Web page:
There’s a certain, distinctive sound — at least there was in the days before six-channel digital mixes came into vogue, with their full dynamic range and dead-empty silences — made by a woman’s moans on a film’s soundtrack. Especially if you’re watching a worn print, the sound will be distorted. Every gasp surges up from near-silence, the speaker crackling with each breath drawn. It’s a harsh sound, not much like the noises that real people make. But it’s also a very distinctive sound. The dirtier the film print that you’re watching, the more noise that ecstasy makes.
The print of Secret Things that was screened for critics in New York was pretty dirty, in more ways than one. The frequent heavy breathing had that familiar movie-sex sound, and there was also a strange thumping noise rising up in the silence between drawn breaths. (I was with Steve Erickson, and he remarked afterward that he almost mistook that sound for the lub-dub of a heartbeat in the film’s audio mix.) Maybe that’s why the first few reels of this film have the low-down, disreputable feel of old-school sexploitation. I thought of those nude-for-art’s sake Euro-horror pictures from the likes of Jean Rollin.
In fact, the opening sequence of Secret Things is very similar to that of Rollin’s Vampyros Lesbos, with a nude Nathalie (Coralie Revel) masturbating by candlelight. She gets up out of bed, struts a few steps, then sits in a chair and masturbates some more. She struts a few more steps, then drops to the floor, spreads her legs wide and finishes herself off. Tracking off to the right, the camera reveals that she is performing on a stage, the nightclub patrons who acknowledge her with polite applause mirroring the movie audience, sitting in the darkness outside the movie world and looking in.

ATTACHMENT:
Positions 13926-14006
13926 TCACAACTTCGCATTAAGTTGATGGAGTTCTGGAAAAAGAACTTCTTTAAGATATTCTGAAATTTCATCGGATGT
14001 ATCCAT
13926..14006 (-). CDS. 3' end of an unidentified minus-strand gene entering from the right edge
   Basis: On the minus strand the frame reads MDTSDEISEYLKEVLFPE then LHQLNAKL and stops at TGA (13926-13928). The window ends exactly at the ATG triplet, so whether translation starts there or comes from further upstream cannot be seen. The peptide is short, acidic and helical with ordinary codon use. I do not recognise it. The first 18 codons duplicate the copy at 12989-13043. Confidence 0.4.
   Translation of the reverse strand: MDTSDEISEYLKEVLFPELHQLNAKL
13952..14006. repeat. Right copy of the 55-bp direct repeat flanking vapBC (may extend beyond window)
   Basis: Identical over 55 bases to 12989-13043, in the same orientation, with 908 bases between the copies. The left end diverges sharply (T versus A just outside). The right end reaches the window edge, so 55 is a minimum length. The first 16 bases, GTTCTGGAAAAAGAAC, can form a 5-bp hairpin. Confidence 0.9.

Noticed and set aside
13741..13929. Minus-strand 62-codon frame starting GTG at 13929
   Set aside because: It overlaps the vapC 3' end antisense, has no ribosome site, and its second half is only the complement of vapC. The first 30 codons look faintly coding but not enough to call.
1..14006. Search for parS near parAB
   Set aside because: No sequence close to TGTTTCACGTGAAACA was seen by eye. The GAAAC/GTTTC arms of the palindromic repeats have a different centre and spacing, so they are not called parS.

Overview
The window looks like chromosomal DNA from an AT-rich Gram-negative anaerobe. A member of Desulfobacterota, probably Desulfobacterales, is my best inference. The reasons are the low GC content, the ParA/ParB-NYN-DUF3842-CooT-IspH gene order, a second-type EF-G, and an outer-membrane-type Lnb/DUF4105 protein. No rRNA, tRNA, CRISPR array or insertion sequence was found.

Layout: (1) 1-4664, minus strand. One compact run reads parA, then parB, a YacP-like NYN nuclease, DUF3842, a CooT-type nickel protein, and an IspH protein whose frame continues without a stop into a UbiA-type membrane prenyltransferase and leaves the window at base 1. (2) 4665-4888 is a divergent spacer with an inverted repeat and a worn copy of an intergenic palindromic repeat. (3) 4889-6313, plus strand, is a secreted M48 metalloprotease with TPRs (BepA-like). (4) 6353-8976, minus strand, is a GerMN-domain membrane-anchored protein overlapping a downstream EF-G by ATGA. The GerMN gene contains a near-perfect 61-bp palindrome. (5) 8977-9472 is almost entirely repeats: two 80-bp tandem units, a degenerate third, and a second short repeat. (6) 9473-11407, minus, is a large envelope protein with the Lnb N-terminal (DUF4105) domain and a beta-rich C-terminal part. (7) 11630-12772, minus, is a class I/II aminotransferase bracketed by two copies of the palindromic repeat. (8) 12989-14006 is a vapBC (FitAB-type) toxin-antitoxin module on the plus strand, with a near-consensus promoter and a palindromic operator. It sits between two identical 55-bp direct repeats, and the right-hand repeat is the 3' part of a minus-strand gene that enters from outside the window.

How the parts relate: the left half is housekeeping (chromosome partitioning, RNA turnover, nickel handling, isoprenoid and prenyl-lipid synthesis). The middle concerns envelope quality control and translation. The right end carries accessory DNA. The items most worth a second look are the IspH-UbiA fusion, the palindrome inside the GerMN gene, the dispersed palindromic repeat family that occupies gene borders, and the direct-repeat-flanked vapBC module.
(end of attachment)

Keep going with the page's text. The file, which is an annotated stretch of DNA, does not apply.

Secret Things is a film, in part, about liking to be watched — and by the very nature of cinema, it’s implicitly about liking to watch. That state of spectatorship is shared by the film’s director, who runs his actresses through a variety of softcore porn-film paces, by the human voyeurs who populate its narrative, and of course by the moviegoers who view it. But because Brisseau is willing to follow through intellectually on the titillating premise, it’s also about different levels of exploitation, and how the exploited underclass (not just the poor, but the female poor) might seek to turn the tables.